Trying to collect attorney’s fees based on a void contract? Surprisingly, you can, according to a recent California Court of Appeal case. In California-American Water Co. v. Marina Coast Water Dist., the California Court of Appeal held that prevailing parties were entitled to recover attorney’s fees and costs based on a contract, even though the underlying contract at issue in the litigation was declared – void. Continue Reading
Should Titanic’s Box Office release or the debut of Harry Potter already be described as events from the ancient past? It would hardly seem so. But, the amendment to the ancient documents exception to the rule against hearsay contained in Fed. R. Evid. 803 (16) suggests otherwise. Fed. R. Evid. 803 (16) provides that statements in an ancient document are not excluded by the rule against hearsay (Fed. R. Evid. 802) if the document’s authenticity can be established. See Rule 803 of the Federal Rules of Evidence. Prior to the recent amendment, Rule 803 (16) described ancient documents as documents “at least 20 years old.” As amended, Rule 803(16) limits the ancient documents exception “to statements in documents prepared before January 1, 1998.” Id. The use of a January 1, 1998 cut-off avoids having the identification of what is an “ancient document” be a moving target. The Judicial Conference Advisory Committee on Evidence Rules (“the Committee”) recognized that Fed. R. Evid. 803, left as is, soon could have become “a vehicle to admit vast amounts of unreliable electronically stored information (ESI),” as the twenty year lookback period crept forward into the age of electronic documents. The Committee was specifically concerned about the risks created by the unreliability of older ESI, in combination with the “exponential development and growth of electronic information since 1998.” Continue Reading
If the government obtains information about your past locations from your wireless provider, is that a search? If so, is it a search that requires the government to obtain a warrant? Courts have held that, because companies collect this kind of data in the ordinary course of business, consumers who voluntarily provide information to these third-parties have no reasonable expectation of privacy in it. A string of robberies may prompt the Supreme Court to reconsider this doctrine. Continue Reading
The Second Circuit recently revived a putative securities class action against Alibaba Group Holding Ltd. and four of its top executives for alleged material misrepresentations in connection with the company’s $25 billion initial public offering in September 2014 – the largest in U.S. history. Chief Judge Colleen McMahon of the U.S. District Court for the Southern District of New York had dismissed the suit in June 2016, holding that the plaintiffs failed to state a claim under the Securities Exchange Act of 1934. In a summary order last week, the Second Circuit vacated and remanded, concluding that Judge McMahon misapplied Rule 12(b)(6) standards in dismissing the investors’ claims. Continue Reading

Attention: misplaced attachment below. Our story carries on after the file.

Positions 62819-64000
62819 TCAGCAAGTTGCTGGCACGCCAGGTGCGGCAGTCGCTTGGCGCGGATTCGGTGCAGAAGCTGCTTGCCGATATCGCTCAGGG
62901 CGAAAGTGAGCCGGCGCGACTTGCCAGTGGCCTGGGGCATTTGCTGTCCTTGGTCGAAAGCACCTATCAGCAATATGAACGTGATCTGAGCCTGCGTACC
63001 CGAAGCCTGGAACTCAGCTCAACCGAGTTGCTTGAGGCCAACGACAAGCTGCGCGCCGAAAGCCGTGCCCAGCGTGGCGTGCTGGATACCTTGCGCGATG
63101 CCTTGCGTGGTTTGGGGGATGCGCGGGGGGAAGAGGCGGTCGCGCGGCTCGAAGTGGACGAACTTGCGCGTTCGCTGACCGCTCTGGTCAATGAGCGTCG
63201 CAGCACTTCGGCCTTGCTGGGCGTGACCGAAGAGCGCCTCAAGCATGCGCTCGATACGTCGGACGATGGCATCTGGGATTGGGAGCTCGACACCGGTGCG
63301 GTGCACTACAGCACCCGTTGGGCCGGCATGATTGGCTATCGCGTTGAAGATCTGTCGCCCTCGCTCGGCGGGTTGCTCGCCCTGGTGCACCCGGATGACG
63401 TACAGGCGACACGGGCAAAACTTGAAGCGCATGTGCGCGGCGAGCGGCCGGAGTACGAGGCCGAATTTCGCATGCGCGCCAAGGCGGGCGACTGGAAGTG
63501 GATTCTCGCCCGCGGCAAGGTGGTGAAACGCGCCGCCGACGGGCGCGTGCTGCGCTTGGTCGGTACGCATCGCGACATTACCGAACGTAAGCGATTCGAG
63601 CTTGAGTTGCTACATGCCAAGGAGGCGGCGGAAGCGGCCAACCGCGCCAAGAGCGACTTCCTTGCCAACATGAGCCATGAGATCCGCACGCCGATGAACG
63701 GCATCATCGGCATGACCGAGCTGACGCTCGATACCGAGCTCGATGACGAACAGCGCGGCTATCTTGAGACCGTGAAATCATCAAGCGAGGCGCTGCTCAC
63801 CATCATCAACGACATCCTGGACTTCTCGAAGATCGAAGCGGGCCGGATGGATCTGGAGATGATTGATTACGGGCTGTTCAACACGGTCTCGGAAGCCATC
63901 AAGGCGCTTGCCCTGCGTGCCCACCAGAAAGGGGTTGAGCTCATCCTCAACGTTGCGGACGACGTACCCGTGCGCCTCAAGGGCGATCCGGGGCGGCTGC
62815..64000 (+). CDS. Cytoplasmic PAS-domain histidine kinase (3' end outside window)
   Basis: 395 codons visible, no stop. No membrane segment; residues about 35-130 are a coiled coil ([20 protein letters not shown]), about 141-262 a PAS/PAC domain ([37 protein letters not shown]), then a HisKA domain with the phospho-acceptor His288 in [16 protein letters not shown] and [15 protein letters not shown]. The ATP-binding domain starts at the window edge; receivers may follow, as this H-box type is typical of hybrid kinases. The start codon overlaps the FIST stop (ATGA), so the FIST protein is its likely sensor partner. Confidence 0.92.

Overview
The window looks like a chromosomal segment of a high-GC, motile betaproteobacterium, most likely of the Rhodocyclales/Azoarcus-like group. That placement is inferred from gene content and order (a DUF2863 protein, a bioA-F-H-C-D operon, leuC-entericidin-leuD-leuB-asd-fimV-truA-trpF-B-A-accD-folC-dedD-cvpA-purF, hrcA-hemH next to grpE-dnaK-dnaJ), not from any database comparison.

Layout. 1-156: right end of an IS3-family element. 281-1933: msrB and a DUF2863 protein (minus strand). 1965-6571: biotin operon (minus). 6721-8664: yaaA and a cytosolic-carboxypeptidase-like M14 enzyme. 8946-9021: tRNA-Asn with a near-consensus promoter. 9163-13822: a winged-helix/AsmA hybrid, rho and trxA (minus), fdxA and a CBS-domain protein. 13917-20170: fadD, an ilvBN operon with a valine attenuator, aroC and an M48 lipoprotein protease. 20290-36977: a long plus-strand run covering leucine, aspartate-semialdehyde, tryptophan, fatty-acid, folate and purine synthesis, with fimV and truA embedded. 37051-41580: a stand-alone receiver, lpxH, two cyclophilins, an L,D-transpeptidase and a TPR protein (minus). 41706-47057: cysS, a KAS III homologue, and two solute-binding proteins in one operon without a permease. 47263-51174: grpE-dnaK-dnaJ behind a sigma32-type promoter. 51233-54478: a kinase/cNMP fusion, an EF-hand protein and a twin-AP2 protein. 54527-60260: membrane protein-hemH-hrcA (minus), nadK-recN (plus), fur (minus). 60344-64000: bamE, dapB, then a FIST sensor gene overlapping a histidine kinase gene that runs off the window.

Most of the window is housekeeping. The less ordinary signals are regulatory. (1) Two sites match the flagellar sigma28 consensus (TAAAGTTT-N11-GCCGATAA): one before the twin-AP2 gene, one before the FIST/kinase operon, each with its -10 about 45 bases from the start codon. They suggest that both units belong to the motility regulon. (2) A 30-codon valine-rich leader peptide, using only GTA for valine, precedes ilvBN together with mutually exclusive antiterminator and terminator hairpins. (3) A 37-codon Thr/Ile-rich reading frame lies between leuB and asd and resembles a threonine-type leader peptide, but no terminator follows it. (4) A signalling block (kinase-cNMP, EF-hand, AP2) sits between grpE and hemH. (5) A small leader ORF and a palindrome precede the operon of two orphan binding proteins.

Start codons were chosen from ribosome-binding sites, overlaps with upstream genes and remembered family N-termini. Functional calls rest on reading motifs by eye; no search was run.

The Ninth Circuit recently became the third federal appellate court to tackle what constitutes “personally identifiable information” protected by the Video Privacy Protection Act of 1988 (“VPPA”). Last year, the First Circuit and the Third Circuit propounded different standards for applying this statute, as they each grappled with the necessary leap from the age of VCRs to modern video services. In Eichenberg v. ESPN, the Ninth Circuit weighed in, adopting the Third Circuit’s approach and holding that a Roku device serial number coupled with the names of videos watched on an ESPN application were not “personally identifiable” within the meaning of the VPPA. The information, the Ninth Circuit reasoned, would not “readily permit an ordinary person to identify a specific individual’s video-watching behavior.” Therefore it was not protected by the VPPA. Continue Reading
With bitcoin and other cryptocurrencies reaching shocking new prices seemingly every day, some people have finally started putting the new payment systems to real use – paying lawyers. Earlier this fall Nebraska became the first state to hand down a formal ethics ruling on the propriety of lawyers charging their clients using bitcoin and other cryptocurrencies. In allowing lawyers to charge their clients via cryptocurrencies, so long as they then instantly exchange the virtual currency for U.S. dollars, the decision may be indicative of a larger trend in the legal industry. Continue Reading
On December 1, 2017, two amendments to the Federal Rules of Evidence came into effect that impact how courts authenticate digital evidence. The addition of two categories to Rule 902’s list of self-authenticating documents seeks to streamline the introduction of digital evidence by avoiding costly delays that often serve little purpose. In doing so, it promises greater efficiency to those who adapt their practices to the new requirements.
Rule 902(13) waives the requirement of external authentication for “records generated by an electronic process or system,” provided that the accuracy of the process or system is certified by a person who meets the qualification requirements of 902(11) or (12). Examples of such records provided by the Advisory Committee include an operating system’s automated log of all USB devices connected to the computer, or a phone software’s machine-generated record of the time, date, and GPS coordinates of each picture taken. Continue Reading